Making tracks for high-speed freight: What’s not to like?!

There are those who rail against California’s bullet-train project asserting that the system will require subsidization. They argue that there isn’t enough available capital even to fund construction of 119 miles of line between Shafter and Madera, much less build 520 miles from San Francisco to Los Angeles and Anaheim (the complete Phase 1 portion). These critics, detractors, naysayers would do well to read the May 1, 2019 Project Update Report.

So, I can’t help but notice all the delivery vehicle goings on throughout the neighborhood, drivers delivering various items to front doors day in and day out and can’t help but wonder how such could translate over to long-distance rails.

For France’s Train a Grande Vitesse (Train of Great Speed or TGV for short), there once was the La Poste. What La Poste had to do with were specially equipped high-speed trains to handle parcels and mail operating on specific routes. The trains were liveried in yellow so as to prevent their being mistaken with their passenger train counterparts and they typically ran during the night.

This type of train service is one among a number of ways to bring in added revenue and the type of cargo carried could be expedited (express) freight, meaning being time-sensitive in nature.

So, in the United States, with parts of one bullet-train line already under construction at “more than 32 active construction sites” throughout California’s San Joaquin Valley, there are two more high-speed train endeavors proposed and planned for operation, the first between Las Vegas, Nevada, and now San Bernardino with the ultimate aim of making Los Angeles, California the west-end originating/terminating point. Then there is the system right now in the planning process for Dallas-Houston service. It is anticipated that the latter two will commence construction later this year.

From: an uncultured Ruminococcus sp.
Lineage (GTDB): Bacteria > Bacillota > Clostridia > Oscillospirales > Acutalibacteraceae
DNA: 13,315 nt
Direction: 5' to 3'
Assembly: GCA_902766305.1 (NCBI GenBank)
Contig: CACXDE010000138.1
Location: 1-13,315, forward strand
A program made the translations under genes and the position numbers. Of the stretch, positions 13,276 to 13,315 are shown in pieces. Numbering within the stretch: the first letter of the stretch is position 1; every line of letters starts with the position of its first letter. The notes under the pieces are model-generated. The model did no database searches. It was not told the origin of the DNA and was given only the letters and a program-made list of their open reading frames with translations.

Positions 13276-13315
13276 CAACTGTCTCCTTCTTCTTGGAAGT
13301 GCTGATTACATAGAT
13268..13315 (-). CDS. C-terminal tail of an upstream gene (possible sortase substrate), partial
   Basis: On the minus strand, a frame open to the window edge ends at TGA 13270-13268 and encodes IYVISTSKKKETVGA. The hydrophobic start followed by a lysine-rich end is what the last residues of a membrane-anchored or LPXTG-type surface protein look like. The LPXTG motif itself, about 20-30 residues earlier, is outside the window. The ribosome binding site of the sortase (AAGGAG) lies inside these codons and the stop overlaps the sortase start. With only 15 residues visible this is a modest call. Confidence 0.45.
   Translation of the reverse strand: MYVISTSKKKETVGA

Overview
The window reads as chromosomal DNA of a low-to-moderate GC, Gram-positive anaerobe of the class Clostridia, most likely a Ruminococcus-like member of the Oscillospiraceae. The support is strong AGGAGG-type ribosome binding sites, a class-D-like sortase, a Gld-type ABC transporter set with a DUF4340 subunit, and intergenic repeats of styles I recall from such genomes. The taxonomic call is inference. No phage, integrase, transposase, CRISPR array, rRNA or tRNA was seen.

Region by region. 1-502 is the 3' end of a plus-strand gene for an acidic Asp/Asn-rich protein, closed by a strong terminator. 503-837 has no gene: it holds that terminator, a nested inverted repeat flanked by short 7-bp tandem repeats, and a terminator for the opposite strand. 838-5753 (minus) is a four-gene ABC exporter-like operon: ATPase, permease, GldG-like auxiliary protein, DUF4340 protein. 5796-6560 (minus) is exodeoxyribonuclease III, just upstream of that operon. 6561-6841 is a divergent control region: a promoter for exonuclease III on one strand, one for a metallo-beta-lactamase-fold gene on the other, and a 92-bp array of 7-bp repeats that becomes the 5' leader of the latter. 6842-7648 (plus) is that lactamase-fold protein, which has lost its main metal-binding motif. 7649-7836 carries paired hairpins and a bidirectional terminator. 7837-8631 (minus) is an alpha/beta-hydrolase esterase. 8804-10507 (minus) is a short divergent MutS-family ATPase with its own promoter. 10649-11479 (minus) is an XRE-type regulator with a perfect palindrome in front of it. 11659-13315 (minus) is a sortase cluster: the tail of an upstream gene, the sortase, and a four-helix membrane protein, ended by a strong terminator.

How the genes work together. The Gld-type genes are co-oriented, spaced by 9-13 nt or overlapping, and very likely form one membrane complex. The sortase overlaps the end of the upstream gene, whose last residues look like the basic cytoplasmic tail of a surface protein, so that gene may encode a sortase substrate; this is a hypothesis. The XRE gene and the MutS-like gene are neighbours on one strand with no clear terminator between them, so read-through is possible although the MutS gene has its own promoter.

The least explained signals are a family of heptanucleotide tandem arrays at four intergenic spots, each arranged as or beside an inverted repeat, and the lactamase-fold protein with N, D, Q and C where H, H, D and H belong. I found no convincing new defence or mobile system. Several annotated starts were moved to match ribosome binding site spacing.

At any rate, in elaborating more on the aspect of fast freight, by taking on that capability, such can help pay bills, cover expenses.

As such, road users might appreciate not having to jockey for a position on congested freeways or sharing the pavement with 80,000 pound tractor-trailer trucks. High-speed trains do not have to compete for precious highway space. Not only do they have their own independent right-of-way, but can operate safely at speeds as much as four times faster than the fastest speeds permitted to trucks on highway lanes.

What’s more, because of an electric power feed, high-speed train operations are clean operations. There are none of the toxic chemicals and particles that diesel-locomotive-exhaust contains. Compared to highway travel, electric, high-speed trains are far friendlier on the environment and to air.

In the Interstate 15 (I-15) service lane, meanwhile, there are 50 million people taking trips between southern Nevada and southern California, annually. At times the thoroughfare resembles a parking lot. Imagine if time-sensitive, express freight could run between the two regions overnight. High-speed rail can fill the bill. Now take that and apply to California’s and Texas’ future high-speed rail programs too. Just think of the possibilities! Offering such a service could shave valuable minutes off of delivery schedules.

A freeway-congestion alleviator, a toxic-air purifier, an express or expedited rail-cargo conveyor, with the potential for such to be both revenue-generator and profit-maker and, all, with no on-track interference from regular passenger- and freight-trains either.

So, tell me: High-speed freight rail: What’s not to like?!

Image above: Federal Railroad Administration

– Alan Kandel

The material in this press release comes from the originating research organization. Content may be edited for style and length. Want more? Sign up for our daily email.